On the planet Vuv there are two sorts of creatures. The Zios have 3 legs and the Zepts have 7 legs. The great planetary explorer Nico counted 52 legs. How many Zios and how many Zepts were there?

Cassandra, David and Lachlan are brothers and sisters. They range in age between 1 year and 14 years. Can you figure out their exact ages from the clues?

Where can you draw a line on a clock face so that the numbers on both sides have the same total?

Tell your friends that you have a strange calculator that turns numbers backwards. What secret number do you have to enter to make 141 414 turn around?

Can you score 100 by throwing rings on this board? Is there more than way to do it?

Try out this number trick. What happens with different starting numbers? What do you notice?

This problem is based on the story of the Pied Piper of Hamelin. Investigate the different numbers of people and rats there could have been if you know how many legs there are altogether!

Number problems at primary level that may require resilience.

This task follows on from Build it Up and takes the ideas into three dimensions!

Find the sum and difference between a pair of two-digit numbers. Now find the sum and difference between the sum and difference! What happens?

This challenge focuses on finding the sum and difference of pairs of two-digit numbers.

What happens when you add the digits of a number then multiply the result by 2 and you keep doing this? You could try for different numbers and different rules.

This group activity will encourage you to share calculation strategies and to think about which strategy might be the most efficient.

What do the digits in the number fifteen add up to? How many other numbers have digits with the same total but no zeros?

Find the next number in this pattern: 3, 7, 19, 55 ...

Number problems at primary level that require careful consideration.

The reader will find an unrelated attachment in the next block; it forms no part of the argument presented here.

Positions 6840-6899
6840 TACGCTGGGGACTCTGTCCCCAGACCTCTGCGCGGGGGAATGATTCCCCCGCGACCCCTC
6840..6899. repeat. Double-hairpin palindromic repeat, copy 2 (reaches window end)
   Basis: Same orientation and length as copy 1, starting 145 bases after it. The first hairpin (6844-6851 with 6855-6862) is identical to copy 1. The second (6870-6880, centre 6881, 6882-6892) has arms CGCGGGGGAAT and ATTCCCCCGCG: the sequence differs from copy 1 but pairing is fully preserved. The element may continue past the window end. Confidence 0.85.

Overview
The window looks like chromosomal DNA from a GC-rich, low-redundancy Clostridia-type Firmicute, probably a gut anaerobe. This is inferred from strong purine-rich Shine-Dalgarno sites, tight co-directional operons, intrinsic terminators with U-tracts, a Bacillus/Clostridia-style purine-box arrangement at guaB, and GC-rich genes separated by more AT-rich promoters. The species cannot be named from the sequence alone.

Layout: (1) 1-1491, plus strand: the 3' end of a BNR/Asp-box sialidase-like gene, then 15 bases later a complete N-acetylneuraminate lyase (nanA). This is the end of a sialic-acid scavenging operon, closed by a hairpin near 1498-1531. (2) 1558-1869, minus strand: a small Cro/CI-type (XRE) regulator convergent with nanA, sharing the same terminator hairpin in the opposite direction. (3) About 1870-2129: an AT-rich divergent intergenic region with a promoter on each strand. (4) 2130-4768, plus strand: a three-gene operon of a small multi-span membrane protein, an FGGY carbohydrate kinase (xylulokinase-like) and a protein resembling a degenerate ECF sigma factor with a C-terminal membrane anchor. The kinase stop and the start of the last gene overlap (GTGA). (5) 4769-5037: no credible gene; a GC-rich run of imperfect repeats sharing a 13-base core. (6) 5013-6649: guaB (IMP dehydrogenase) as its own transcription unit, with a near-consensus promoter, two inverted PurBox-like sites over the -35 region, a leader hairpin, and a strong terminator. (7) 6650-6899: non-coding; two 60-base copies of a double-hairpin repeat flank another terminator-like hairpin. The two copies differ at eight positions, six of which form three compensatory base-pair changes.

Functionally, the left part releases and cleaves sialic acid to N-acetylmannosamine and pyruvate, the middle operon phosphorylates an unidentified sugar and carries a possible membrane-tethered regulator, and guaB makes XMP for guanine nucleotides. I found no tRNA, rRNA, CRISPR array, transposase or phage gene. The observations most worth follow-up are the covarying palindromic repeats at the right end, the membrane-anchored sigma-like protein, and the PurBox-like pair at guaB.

Using the statements, can you work out how many of each type of rabbit there are in these pens?

Mrs Morgan, the class's teacher, pinned numbers onto the backs of three children. Use the information to find out what the three numbers were.

This task, written for the National Young Mathematicians' Award 2016, invites you to explore the different combinations of scores that you might get on these dart boards.

If the numbers 5, 7 and 4 go into this function machine, what numbers will come out?

Arrange eight of the numbers between 1 and 9 in the Polo Square below so that each side adds to the same total.

Zumf makes spectacles for the residents of the planet Zargon, who have either 3 eyes or 4 eyes. How many lenses will Zumf need to make all the different orders for 9 families?

Move from the START to the FINISH by moving across or down to the next square. Can you find a route to make these totals?

A game for 2 people using a pack of cards Turn over 2 cards and try to make an odd number or a multiple of 3.

Benâ€™s class were cutting up number tracks. First they cut them into twos and added up the numbers on each piece. What patterns could they see?